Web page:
Mileage runs, for those who are unfamiliar with the term, is basically travel done for the sole purpose of earning miles or points in a frequent-flier program of a particular airline. There are two kinds of miles, or points, available to earn in most programs; one is mileage redeemable for reward travel or other benefits, and the other is mileage used to accumulate a certain “elite status” with a specific airline.

Most mileage runners wouldn’t be going on a run to earn miles to redeem for more rewards; that’s counterintuitive. However, the latter perk, earning miles towards an airline’s elite status program, is what most people suffer through in hopes of reaping larger rewards. This second kind of run-inducing mileage is typically referred to as butt-in-seat mileage; you almost always have to fly to be able to earn towards status.

So, why is it worth it to do mileage runs towards status?

There are some people who fly often enough, whether for business or pleasure, to naturally earn one elite status tier or another with an airline. However, most fliers don’t. Even if you fly often, you may be flying different airlines, only building a small amount of mileage in several programs, rather than accumulating it all into one program.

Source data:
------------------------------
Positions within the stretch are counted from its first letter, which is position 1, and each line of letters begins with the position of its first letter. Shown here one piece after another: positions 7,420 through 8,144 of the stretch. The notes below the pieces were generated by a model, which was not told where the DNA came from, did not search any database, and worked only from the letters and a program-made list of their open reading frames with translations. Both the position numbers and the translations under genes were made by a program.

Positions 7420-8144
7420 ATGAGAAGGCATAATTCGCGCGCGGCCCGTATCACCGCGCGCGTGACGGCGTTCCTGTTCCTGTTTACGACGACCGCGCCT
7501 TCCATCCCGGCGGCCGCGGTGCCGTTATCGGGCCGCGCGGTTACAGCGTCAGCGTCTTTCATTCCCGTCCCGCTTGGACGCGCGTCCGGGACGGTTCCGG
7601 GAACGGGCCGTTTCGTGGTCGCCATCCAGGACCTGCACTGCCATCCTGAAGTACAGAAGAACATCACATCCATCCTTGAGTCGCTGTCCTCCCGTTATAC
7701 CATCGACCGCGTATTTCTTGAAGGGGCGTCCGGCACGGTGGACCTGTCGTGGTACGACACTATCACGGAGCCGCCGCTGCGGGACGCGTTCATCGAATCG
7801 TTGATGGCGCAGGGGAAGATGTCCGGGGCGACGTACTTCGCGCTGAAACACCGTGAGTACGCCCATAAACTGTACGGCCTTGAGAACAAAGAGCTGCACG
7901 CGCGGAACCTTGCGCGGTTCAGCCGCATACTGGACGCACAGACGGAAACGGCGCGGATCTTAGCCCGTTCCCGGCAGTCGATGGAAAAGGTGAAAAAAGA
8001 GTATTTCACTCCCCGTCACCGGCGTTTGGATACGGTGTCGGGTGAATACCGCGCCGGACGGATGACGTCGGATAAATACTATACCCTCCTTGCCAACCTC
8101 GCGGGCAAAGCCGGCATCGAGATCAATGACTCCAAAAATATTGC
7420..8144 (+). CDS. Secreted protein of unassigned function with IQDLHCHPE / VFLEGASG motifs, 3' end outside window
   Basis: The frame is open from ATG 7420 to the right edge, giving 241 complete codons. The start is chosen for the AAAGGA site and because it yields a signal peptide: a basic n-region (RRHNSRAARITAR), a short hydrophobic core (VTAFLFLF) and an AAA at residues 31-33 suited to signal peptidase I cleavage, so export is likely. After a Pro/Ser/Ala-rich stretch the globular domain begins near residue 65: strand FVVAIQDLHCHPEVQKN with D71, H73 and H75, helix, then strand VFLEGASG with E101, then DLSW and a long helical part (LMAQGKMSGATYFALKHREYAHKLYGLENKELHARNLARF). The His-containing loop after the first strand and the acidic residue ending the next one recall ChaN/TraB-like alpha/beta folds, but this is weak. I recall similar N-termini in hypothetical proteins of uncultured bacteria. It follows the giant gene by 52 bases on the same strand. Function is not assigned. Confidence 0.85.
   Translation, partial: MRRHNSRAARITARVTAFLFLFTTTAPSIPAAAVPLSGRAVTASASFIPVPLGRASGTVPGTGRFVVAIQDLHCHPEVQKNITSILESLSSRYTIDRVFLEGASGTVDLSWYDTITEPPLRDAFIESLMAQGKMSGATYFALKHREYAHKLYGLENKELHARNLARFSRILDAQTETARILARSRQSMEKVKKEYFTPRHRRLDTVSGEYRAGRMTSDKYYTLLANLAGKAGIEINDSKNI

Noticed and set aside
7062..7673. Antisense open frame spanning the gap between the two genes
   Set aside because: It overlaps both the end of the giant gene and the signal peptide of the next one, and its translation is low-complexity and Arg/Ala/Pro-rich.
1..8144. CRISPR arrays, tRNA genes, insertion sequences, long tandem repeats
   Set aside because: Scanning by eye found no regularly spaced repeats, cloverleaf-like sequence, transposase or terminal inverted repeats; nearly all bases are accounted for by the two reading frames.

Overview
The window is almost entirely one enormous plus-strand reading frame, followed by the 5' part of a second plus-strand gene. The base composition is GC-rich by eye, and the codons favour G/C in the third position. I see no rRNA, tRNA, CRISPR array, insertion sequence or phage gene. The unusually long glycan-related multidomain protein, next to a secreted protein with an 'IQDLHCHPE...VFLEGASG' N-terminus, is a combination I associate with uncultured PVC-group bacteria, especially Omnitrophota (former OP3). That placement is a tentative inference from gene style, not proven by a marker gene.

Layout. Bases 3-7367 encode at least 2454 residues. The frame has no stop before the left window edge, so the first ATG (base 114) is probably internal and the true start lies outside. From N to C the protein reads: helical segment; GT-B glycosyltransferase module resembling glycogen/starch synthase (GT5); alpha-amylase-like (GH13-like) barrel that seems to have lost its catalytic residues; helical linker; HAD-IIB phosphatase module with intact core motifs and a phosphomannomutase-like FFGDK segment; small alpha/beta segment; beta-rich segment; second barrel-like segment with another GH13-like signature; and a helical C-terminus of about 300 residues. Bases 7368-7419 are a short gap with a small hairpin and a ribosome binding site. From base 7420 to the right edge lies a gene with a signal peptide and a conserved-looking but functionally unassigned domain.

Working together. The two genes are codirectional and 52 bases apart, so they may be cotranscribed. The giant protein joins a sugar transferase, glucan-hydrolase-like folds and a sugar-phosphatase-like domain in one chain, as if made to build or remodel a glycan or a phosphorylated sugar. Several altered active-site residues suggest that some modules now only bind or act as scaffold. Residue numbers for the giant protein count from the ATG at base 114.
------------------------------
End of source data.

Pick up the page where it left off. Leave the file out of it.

For those of us that earn enough to reach elite status, the benefits can make you fret that you’ll never lose it. Here are some of the general perks of elite status, though not all are available with every airline:

  • Complimentary upgrades
  • Priority boarding
  • Priority security line
  • Preferred seating
  • Bonus award miles
  • Lounge access
  • Waived baggage fees
  • Increased baggage allowance
  • Waived cancellation or change fees
  • Waived ticketing fees
  • Priority baggage handling

These are some of the things that people take mileage runs for. Now, you may wonder, why would someone pay several hundred dollars to do a mileage run for the chance that they may get upgraded once or twice in the next year? The answer varies with each individual, but for the most part, the benefits, both tangible and intangible, are very lucrative to the frequent flier. If you only fly several times a year, you may not be able to realize the benefits above, but fly ten or more times and I am sure that you will!

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